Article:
Private Property sign in foreground with beach behind it | Still from "Access Denied" on SoCal Connected

A Collection of 'Wilde' Adventures

Just off of Adams Boulevard is a buried treasure most Angelenos don't even know exists.

The William Andrews Clark Memorial Library is home to the largest collection of original works and witticisms penned by Irish writer Oscar Wilde.

Despite competition from neighboring book collectors, library founder William Andrews Clark, Jr. never shied away from collecting and paying tribute to Wilde's greatest written treasures in the early 1900s. Clark deeded the library to UCLA upon his death in the 1930s.

For Wilde scholars and researchers, the rare collection offers a plethora of invaluable material ranging from poems, rare manuscripts, to handwritten notebooks filled with doodles.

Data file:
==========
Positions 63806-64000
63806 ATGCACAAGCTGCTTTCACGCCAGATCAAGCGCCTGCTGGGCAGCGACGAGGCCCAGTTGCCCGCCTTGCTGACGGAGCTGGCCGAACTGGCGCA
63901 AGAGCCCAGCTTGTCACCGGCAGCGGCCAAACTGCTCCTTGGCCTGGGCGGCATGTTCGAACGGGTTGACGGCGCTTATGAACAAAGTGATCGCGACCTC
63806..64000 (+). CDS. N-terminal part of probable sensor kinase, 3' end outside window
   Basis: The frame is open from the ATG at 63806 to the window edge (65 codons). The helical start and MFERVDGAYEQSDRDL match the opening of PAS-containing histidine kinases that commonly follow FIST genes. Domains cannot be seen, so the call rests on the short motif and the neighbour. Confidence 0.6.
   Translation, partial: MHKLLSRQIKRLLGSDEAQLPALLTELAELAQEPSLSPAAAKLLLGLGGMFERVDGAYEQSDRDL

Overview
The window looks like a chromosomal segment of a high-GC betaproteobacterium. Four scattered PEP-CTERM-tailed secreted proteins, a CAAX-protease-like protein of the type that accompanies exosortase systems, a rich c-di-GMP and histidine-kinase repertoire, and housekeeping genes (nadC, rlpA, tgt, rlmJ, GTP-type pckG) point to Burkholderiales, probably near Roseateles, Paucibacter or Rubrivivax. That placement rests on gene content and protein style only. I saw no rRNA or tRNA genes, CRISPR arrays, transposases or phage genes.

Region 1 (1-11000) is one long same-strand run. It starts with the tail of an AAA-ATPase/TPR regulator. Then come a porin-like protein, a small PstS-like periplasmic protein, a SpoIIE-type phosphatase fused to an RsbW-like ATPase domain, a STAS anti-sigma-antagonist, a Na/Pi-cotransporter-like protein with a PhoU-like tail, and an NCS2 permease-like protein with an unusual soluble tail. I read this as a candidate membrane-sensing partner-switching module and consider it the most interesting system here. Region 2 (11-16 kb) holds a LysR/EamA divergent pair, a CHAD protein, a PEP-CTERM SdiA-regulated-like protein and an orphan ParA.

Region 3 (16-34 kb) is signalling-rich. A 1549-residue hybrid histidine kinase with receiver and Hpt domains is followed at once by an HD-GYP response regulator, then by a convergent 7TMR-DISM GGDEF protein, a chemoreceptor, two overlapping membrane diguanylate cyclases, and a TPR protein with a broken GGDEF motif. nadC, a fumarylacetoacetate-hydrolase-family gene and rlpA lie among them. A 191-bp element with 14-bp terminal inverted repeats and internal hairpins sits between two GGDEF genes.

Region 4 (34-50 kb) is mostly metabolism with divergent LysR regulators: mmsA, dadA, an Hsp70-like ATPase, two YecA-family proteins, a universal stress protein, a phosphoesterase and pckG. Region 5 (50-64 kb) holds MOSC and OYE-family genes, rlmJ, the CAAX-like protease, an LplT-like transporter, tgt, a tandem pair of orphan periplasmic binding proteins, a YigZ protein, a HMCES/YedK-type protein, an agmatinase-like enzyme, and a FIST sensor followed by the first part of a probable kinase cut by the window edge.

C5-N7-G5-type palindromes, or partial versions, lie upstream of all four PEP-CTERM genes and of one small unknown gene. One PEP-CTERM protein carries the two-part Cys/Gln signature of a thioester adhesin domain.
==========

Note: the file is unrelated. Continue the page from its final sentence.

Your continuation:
Wilde -- who was known for his outlandish attire and long, flowing hair -- was a leading figure in the British aesthetics movement. He is popularly known for plays and novels like "The Importance of Being Earnest" and "The Picture of Dorian Gray" -- all of which exist at the library. Later on in his career, Wilde was imprisoned and tried for gross indecency by the British crown for his homosexual relationships. The imprisonment tarnished Wilde's career as an author, but also helped him gain legions of new fans.

In this segment of "SoCal Connected," reporter Conor Knighton visits this special library for a rare look inside the world's largest collection of works by Wilde.

Featuring Interviews With:

  • Rebecca Fenning Marschall, librarian, Clark Memorial Library, UCLA
  • Joseph Bristow, professor of English, UCLA



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